Australian Open 2016: Serena, Maria not love all

Tough assignment: Maria Sharapova has not beaten Serena Williams in their past 17 matches. Photo: Joe ArmaoWhen she won her match Maria Sharapova knew instantly what it meant. Serena next. Oh dear.

Serena Williams on the other hand completed her match in Serena straight-sets fashion and blithely had not the merest clue who was next, or at least feigned ignorance. Presumably when you are Serena does it really matter who is next?

For most players Sharapova would be a troubling proposition. Not for Serena. Sharapova has lost to Williams in the last 17 matches they have played.

The last time Sharapova beat Williams was in Los Angeles at the Tour Championships in 2004. Since then on any surface, in any country, in any conditions Williams has won. She can afford to be blithe.

Of course it could also have been an affectation; generously put, Williams and Sharapova don’t much like one another. There is the on-court thing which is really only a rivalry for one of them and that is not Williams. Then there is the black-hearted off-court rivalry – both went out with Grigor Dimitrov.

Several years ago Williams not so obliquely chided Sharapova with a disparaging comment about an anonymous player – clearly Sharapova – and said it was “her choice to be with a guy with a black heart”. There were apologies after but they had all the sincerity of a Sharapova ground shot grunt.

So here we are now, they face each other next round. Centre court. They were here in the final last year and you already know the record.

Plainly this fixture loomed over the draw for Sharapova in a manner more menacingly even than waiting to face Rafa did for Roger (though Roger and Rafa never hated one another).

Sharapova knows she is up against Williams and history. She must do something different or better or just add to the long roll call of losses.

Pithily she replied when asked if she needed to focus on what she can do better this time: “Absolutely. It’s not like I think about what I can do worse.” Quite.

“I got myself into the quarter-final of a grand slam. There is no reason I shouldn’t be looking to improve and to getting my game in a better position than any other previous round. It’s only going to be tougher, especially against Serena,” she said.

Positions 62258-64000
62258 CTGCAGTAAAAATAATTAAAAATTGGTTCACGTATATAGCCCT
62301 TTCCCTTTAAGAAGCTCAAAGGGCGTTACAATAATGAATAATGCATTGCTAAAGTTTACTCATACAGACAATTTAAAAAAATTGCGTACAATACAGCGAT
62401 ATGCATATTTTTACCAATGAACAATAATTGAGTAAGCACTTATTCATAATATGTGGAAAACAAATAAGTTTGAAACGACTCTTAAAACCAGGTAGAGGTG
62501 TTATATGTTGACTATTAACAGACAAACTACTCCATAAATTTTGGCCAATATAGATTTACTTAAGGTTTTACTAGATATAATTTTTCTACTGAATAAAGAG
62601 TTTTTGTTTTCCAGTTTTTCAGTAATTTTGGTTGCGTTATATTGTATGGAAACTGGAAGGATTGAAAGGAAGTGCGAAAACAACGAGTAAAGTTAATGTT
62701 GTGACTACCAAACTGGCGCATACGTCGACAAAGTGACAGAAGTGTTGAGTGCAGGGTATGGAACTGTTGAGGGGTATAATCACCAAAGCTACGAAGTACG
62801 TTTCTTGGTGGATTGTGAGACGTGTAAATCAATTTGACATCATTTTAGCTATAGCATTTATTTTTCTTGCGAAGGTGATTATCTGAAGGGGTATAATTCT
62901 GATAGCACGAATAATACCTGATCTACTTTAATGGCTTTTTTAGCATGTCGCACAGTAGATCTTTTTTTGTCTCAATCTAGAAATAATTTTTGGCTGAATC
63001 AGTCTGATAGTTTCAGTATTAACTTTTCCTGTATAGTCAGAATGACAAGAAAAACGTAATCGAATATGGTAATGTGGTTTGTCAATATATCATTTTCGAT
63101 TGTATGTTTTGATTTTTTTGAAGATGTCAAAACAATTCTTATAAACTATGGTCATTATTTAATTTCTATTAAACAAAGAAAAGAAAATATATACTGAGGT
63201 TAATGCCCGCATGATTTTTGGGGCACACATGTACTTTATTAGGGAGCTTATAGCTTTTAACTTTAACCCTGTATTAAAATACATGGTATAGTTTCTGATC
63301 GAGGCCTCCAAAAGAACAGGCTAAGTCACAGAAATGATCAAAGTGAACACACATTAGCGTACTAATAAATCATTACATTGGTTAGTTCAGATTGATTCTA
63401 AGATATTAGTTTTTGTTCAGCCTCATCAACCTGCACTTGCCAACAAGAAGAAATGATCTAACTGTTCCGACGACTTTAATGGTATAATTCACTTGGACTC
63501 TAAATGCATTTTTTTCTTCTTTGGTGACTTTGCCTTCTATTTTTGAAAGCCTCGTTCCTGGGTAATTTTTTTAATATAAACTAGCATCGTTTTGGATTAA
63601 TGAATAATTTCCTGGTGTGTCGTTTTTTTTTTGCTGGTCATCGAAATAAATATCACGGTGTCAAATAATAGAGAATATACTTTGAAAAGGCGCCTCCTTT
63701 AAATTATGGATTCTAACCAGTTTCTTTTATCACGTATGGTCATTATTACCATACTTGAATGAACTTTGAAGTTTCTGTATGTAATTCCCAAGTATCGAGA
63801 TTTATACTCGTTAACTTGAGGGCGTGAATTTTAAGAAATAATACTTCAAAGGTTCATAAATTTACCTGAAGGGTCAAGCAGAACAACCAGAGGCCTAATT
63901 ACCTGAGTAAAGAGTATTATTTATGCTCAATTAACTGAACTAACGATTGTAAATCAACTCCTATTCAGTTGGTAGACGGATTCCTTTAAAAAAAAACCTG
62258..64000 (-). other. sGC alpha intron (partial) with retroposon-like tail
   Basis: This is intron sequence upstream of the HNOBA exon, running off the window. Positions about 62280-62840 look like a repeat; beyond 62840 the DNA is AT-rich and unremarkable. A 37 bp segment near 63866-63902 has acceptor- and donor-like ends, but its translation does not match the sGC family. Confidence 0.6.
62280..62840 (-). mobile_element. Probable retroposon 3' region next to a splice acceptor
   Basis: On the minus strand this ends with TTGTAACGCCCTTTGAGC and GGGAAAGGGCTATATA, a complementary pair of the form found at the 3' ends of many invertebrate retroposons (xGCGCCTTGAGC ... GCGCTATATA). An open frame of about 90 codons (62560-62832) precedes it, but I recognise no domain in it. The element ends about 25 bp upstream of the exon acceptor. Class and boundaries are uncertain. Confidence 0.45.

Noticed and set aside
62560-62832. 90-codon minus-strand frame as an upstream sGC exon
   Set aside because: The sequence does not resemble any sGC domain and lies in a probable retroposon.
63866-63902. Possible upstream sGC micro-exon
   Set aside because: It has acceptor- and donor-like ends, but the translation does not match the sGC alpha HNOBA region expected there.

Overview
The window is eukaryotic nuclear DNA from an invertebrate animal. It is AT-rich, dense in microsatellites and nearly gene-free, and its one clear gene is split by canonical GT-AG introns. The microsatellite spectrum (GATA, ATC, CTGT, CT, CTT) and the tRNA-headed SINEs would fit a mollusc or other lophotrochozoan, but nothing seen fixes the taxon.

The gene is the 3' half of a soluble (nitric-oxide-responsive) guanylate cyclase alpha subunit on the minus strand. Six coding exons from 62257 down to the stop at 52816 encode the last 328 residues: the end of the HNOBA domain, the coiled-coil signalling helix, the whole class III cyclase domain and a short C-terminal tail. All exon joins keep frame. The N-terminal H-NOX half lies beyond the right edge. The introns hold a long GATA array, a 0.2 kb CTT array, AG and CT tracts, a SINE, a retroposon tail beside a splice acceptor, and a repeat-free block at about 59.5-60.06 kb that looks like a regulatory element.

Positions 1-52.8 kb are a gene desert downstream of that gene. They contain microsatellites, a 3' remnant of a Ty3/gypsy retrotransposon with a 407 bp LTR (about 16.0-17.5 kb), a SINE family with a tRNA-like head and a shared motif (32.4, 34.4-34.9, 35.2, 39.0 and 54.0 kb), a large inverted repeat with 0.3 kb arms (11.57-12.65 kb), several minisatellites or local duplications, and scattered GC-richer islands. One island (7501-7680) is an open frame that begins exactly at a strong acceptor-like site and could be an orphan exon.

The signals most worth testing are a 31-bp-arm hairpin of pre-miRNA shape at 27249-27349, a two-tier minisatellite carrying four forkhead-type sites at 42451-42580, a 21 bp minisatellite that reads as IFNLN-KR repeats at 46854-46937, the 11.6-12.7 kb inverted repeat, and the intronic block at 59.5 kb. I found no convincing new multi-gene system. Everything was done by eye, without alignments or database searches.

On that Williams said, in the manner of someone congratulating her opponent for her pluck, that every time she plays Sharapova she brings something new and tries really, really hard. Then Williams beats her.

“She always brings in something new and something special. She’s very consistent, as well,” she said damning in feint praise.

Williams is more comfortable reflecting on their history and how she upstaged the then world No.1 back in the day by playing with abandon.

“I just remember hitting an inside out forehand, and, yeah, when I was down match point. I remember hitting it as hard as I could. Yeah, that’s all I remember. I remember obviously winning, and that was really great,” she said of her first defeat of the Russian in Miami in 2004.

“That win propelled me to win the tournament, so … I would give it in the top 10 or top 5 [wins of her career].”

Sharapova then beat her twice – the first and last times she beat her – and Williams recalls getting the win against her in the semi-final here in Melbourne in 2005.

“At that point I wasn’t expecting to get that far, and then I was … in the final, I just honestly didn’t expect to be in the final. I remember I made up my mind I have absolutely nothing to lose in this match, and, I don’t know, I just started playing really well. Because she was the favourite. She was No.1. I really didn’t have anything to lose, so it was just like…”

The weight of history Williams accepts works for and against her.

“I think the person who’s winning could definitely feel the pressure because there is a lot of expectations. The person who is losing, well, I have lost X amount in a row; I don’t have anything to lose. But in this situation, I don’t have anything to lose because I’m just here – every tournament for me is just a bonus at this point in my career. So it’s an interesting place to be at.”

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